Given the important role that groups play in organisations, let us concentrate our focus upon the meaning of a work group. In true sense and for our purpose of studying group behaviour, the collection of individuals is called a group, when:

They have a common goal;

The members of the group constantly interact with each other, so that one persons actions affect and

are being affected by the action of another person;

Each member of group identifies with other member of the group;

The member of the group is psychologically aware of each other;

The behaviour of each member is interdependent on others.

Thus, a group is a set of two or more people who continuously interact with each other to achieve certain goals or meet certain needs. Accordingly, only gathering of individuals cannot be called a group.Mere collection of people cannot constitute a group. eg:-a crowd in front of a shop in the market watching India vs Pakistan one day cricket match on T.V. will not be called as Group. Because people do not interact with one another, do not know one another, and also do not share a common purpose. .TYPES OF WORK GROUPSWhatever may be the causes for which groups are formed, the formation of groups has become inevitable phenomenon in every organisation. There exists different types of groups in organisations. Each group plays crucial role in achieving organisational effectiveness. There are different ways through which we can classify the groups. One broad way to classify the group is on the basis their formation. Accordingly, the group can be formal group or informal group.1.1.1 Formal Work Groups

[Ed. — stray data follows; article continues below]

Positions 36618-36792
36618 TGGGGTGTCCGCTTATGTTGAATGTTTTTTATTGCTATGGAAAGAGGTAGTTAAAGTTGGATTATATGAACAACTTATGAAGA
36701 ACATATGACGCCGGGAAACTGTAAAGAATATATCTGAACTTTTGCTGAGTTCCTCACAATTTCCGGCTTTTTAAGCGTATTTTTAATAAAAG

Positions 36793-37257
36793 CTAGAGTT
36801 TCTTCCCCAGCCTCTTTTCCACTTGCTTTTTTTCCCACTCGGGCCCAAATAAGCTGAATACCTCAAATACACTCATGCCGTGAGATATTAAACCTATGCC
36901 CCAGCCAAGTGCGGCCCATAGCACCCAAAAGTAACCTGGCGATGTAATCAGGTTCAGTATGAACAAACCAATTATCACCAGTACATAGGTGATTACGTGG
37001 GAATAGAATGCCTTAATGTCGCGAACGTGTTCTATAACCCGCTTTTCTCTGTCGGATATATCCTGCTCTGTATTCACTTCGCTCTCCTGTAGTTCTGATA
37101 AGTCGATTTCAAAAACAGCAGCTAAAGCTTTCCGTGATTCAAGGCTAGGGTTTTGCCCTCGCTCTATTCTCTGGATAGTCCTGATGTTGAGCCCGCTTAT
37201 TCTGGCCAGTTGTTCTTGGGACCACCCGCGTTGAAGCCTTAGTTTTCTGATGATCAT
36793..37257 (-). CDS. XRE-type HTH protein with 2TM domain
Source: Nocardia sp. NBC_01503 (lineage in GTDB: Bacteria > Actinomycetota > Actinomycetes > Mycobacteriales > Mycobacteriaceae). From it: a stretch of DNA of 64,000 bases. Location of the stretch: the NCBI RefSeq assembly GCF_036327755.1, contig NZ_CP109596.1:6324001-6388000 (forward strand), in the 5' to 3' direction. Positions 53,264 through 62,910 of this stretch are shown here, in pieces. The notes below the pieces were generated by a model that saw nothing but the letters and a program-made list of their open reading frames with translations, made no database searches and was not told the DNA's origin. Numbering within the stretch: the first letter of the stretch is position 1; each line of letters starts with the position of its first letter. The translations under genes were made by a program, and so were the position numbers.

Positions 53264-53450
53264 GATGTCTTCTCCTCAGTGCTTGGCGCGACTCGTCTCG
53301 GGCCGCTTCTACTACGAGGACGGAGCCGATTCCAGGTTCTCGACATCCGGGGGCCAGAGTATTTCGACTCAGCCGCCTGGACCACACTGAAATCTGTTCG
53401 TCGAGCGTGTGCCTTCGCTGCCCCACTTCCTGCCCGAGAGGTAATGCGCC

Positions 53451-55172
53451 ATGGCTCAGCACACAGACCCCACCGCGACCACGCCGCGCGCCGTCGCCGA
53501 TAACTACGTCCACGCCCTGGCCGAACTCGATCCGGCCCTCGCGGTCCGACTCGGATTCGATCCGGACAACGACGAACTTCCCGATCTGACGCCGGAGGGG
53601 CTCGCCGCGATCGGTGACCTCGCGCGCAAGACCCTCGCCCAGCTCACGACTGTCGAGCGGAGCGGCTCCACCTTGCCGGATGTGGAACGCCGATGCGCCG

Formal work groups are formed by the organisations. These groups are formed in order to help the organisation to achieve its specific goals. The goals of formal work group are determined according to the needs of the organisation. For example, purchase committee, quality control group, disciplinary action committee are the formal groups constituted by an organisation. These groups are established to accomplish certain organisational goals such as increasing product quality, safety, discipline, etc. in an organisation.